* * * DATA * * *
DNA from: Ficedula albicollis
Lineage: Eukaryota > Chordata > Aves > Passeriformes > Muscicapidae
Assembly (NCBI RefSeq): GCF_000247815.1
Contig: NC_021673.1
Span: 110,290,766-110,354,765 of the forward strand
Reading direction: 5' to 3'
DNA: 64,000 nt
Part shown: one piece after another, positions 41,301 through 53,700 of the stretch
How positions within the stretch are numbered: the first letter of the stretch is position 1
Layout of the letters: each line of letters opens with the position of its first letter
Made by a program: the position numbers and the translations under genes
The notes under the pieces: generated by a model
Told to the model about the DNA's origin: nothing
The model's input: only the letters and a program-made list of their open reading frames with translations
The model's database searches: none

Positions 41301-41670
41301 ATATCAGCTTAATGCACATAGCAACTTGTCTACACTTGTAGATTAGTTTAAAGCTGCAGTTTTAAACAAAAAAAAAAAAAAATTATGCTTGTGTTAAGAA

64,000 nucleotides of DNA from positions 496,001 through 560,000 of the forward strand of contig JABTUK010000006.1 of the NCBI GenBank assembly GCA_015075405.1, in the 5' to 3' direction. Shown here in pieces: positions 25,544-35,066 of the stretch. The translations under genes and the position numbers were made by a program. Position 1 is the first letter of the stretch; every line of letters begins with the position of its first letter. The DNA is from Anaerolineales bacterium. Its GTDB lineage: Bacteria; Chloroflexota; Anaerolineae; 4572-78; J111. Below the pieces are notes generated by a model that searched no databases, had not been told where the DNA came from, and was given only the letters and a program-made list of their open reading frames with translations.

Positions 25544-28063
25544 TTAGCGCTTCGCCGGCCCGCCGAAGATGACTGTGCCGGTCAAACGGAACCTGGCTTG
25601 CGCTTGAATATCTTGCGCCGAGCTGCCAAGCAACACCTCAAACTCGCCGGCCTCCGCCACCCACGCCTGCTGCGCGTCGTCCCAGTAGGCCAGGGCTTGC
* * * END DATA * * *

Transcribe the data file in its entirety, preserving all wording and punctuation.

DNA from: Ficedula albicollis
Lineage: Eukaryota > Chordata > Aves > Passeriformes > Muscicapidae
Assembly (NCBI RefSeq): GCF_000247815.1
Contig: NC_021673.1
Span: 110,290,766-110,354,765 of the forward strand
Reading direction: 5' to 3'
DNA: 64,000 nt
Part shown: one piece after another, positions 41,301 through 53,700 of the stretch
How positions within the stretch are numbered: the first letter of the stretch is position 1
Layout of the letters: each line of letters opens with the position of its first letter
Made by a program: the position numbers and the translations under genes
The notes under the pieces: generated by a model
Told to the model about the DNA's origin: nothing
The model's input: only the letters and a program-made list of their open reading frames with translations
The model's database searches: none

Positions 41301-41670
41301 ATATCAGCTTAATGCACATAGCAACTTGTCTACACTTGTAGATTAGTTTAAAGCTGCAGTTTTAAACAAAAAAAAAAAAAAATTATGCTTGTGTTAAGAA

64,000 nucleotides of DNA from positions 496,001 through 560,000 of the forward strand of contig JABTUK010000006.1 of the NCBI GenBank assembly GCA_015075405.1, in the 5' to 3' direction. Shown here in pieces: positions 25,544-35,066 of the stretch. The translations under genes and the position numbers were made by a program. Position 1 is the first letter of the stretch; every line of letters begins with the position of its first letter. The DNA is from Anaerolineales bacterium. Its GTDB lineage: Bacteria; Chloroflexota; Anaerolineae; 4572-78; J111. Below the pieces are notes generated by a model that searched no databases, had not been told where the DNA came from, and was given only the letters and a program-made list of their open reading frames with translations.

Positions 25544-28063
25544 TTAGCGCTTCGCCGGCCCGCCGAAGATGACTGTGCCGGTCAAACGGAACCTGGCTTG
25601 CGCTTGAATATCTTGCGCCGAGCTGCCAAGCAACACCTCAAACTCGCCGGCCTCCGCCACCCACGCCTGCTGCGCGTCGTCCCAGTAGGCCAGGGCTTGC